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  • USD/JPY has refreshed its day’s low at 131.40 as odds for further US inflation softening soar.
  • Federal Reserve might look to tweak its monetary policy projections if US inflation continues its downside spree.
  • The Bank of Japan is firmly considering an exit from its secular long ultra-loose monetary policy.
  • USD/JPY is hovering near the lower portion of the inventory adjustment phase.

USD/JPY has witnessed a steep fall and has refreshed its day’s low at 131.40 as the Bank of Japan (BoJ) is considering an exit from its decade-long ultra-loose monetary policy. The asset is witnessing immense selling pressure in the early European session and is expected to extend its downside journey as the US Dollar index (DXY) is declining gradually toward the crucial support around 102.50.

The USD Index is continuously declining since opening amid an improvement in investors’ risk appetite. Also, S&P500 futures have recovered their marginal loss reported in early Asia and are trading positively, portraying a cheerful market mood. The alpha generated by the US government bonds has dropped as the street is expecting further softening of United States inflation ahead. The 10-year US Treasury yields have dropped to 3.52%.

Lower gasoline prices favor further US inflation softening

Safe-haven assets have lost their traction as investors are expecting further softening of the United States Consumer Price Index (CPI) data, which is scheduled for Thursday. Analysts at Wells Fargo expect another sizable decline in energy prices to weigh on the headline and offset further gains in food and core services prices. But the drop in prices should also be helped along by another decline in core goods, led once again by used autos.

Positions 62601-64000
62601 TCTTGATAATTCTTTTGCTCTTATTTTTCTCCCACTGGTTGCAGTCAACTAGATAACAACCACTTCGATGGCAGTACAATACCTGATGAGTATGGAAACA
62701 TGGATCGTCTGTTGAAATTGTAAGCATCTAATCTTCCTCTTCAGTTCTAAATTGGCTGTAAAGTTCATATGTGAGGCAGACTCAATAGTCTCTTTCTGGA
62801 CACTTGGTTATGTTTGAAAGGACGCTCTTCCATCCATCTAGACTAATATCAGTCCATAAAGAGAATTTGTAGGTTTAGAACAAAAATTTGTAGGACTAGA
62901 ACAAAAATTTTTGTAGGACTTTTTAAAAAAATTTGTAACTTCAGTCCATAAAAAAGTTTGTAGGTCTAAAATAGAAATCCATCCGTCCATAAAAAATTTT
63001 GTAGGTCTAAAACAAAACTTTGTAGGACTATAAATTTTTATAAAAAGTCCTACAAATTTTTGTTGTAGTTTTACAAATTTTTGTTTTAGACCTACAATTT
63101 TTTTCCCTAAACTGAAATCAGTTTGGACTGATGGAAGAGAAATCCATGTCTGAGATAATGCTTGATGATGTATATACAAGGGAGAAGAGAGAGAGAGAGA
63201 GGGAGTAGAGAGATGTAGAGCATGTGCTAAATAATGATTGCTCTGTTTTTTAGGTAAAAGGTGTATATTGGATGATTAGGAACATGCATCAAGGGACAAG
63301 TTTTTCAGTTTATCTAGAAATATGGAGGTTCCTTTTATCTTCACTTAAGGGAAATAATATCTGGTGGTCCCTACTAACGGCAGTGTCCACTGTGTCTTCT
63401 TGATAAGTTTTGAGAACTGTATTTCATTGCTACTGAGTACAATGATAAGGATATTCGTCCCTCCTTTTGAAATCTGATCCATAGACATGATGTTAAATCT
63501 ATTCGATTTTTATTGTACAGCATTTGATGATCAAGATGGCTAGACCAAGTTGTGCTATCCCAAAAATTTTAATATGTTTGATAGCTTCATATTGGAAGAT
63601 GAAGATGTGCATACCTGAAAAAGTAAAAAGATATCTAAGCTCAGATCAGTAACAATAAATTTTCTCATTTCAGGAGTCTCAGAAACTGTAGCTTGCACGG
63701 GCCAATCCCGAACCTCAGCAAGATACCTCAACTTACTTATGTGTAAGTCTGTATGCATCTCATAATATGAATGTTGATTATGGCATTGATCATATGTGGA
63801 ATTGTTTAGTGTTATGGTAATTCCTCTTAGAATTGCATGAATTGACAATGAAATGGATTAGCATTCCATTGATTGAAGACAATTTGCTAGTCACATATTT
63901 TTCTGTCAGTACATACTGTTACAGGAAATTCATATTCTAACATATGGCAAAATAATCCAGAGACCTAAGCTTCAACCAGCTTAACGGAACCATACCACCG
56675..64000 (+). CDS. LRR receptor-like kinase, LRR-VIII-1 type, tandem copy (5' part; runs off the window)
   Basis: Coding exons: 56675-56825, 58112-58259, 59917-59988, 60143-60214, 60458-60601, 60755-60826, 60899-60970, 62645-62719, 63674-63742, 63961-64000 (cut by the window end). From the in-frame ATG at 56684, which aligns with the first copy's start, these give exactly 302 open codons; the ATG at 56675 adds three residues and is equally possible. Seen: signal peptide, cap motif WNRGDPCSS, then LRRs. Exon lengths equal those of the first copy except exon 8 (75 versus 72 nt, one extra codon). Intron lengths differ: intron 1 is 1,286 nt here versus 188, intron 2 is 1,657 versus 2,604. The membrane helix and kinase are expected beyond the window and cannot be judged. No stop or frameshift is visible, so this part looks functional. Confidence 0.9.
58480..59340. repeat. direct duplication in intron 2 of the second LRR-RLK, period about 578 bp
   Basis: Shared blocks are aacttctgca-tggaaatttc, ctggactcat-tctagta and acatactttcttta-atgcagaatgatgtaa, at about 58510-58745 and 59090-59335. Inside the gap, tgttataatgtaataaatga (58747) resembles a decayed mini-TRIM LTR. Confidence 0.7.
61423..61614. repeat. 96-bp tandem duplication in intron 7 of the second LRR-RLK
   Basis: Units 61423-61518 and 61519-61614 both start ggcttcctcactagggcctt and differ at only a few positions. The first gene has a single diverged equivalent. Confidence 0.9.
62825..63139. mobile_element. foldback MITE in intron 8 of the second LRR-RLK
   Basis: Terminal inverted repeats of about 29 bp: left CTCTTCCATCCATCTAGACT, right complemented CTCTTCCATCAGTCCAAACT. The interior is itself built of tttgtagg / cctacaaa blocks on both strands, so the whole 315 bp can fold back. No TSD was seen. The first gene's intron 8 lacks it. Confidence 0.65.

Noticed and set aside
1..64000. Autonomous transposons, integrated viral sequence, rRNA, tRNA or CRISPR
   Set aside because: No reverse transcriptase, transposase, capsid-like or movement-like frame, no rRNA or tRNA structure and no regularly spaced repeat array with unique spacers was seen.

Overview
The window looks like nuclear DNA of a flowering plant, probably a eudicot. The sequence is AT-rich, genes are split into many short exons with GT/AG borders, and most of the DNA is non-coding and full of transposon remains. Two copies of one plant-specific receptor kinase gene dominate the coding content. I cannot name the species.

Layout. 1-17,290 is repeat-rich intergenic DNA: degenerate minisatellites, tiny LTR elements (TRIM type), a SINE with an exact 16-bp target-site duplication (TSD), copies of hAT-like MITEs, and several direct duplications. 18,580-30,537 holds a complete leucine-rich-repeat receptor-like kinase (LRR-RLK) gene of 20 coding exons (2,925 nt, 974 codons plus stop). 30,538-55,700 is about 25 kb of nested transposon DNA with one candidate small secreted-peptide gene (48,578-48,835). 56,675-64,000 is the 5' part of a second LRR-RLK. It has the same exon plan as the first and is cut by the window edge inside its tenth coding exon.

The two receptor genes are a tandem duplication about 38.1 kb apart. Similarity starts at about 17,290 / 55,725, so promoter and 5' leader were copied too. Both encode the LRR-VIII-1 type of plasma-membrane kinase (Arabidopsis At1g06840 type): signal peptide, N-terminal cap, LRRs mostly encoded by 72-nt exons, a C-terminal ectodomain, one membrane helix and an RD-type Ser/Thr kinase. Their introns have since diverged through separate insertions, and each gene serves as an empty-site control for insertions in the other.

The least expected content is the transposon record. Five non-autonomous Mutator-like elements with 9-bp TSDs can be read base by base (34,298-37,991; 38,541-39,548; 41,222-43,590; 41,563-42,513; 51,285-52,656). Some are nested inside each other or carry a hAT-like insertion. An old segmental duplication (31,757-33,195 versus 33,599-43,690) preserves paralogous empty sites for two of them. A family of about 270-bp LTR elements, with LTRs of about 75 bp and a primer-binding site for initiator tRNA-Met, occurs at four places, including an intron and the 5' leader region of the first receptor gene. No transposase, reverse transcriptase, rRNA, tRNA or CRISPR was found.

According to the NBF’s consensus, headline prices are decreasing 0.1% MoM and the year-on-year rate should come down from 7.1% to 6.7%. The Core index, meanwhile, may have continued to be supported by rising rent prices and advanced 0.3% on a monthly basis. This would translate into a two-tick decline of the 12-month rate to 5.8%.”

Fed could revise monetary policy projections if inflation softens

Escalating odds for a deceleration in the United States’ inflationary pressures are expected to compel the Federal Reserve (Fed) to revise its viewpoint about the likely monetary policy action in its February meeting. Federal Reserve chair Jerome Powell and his teammates might look for trimming the size of interest rates further if inflation continues its deceleration spree and also to provide support to the slowing economic activities in the United States economy.

San Francisco Fed President Mary Daly told the Wall Street Journal (WSJ) she would pay close attention to the Consumer Price Index (CPI) data and that both options of 25- and 50-basis points (bps) hikes are open for February monetary policy meeting. A consideration of a 25 bps rate hike for the February meeting when the Federal Reserve has already trimmed its pace of hiking interest rates in December is conveying that Fed policymakers are delighted with the pressure of indicators showing a deceleration in inflationary pressures.

Chatters over exit from the loose monetary policy by the BoJ escalates

Odds for an exit from the decade-long ultra-loose monetary policy by the Bank of Japan accelerate after the announcement that the central bank will review the side effects of massive monetary policy easing at its policy meeting next week, as reported by Yomiuri. “BoJ reviews due to skewed interest rates in markets even after last month’s tweak in a bond yield control policy,” adds Yomiuri per Reuters.

After a tweak in 10-year Japan Government Bonds (JGBs)’s yields by stretching its range to +- 50 basis points (bps), consideration of exit from ultra-loose monetary policy is sending hawkish signals from the Bank of Japan. Recent development in wage growth and retail demand has already pushed Japanese inflation comfortably above its 2% target.

USD/JPY technical outlook

USD/JPY is hovering around the lower portion of the inventory adjustment phase formed on an hourly scale. The formation of inventory adjustment after a vertical downside move terms inventory distribution, which might result in further weakness in the asset.

The major is hovering below the 200-period Exponential Moving Average (EMA) at 132.32, which indicates that the long-term trend is bearish. Also, the bear cross, represented by the 20 and 50-EMAs at 132.24, adds to the downside filters.

Also, the Relative Strength Index (RSI) (14) has shifted into the bearish range of 20.00-40.00, which indicates that the downside momentum has been triggered.




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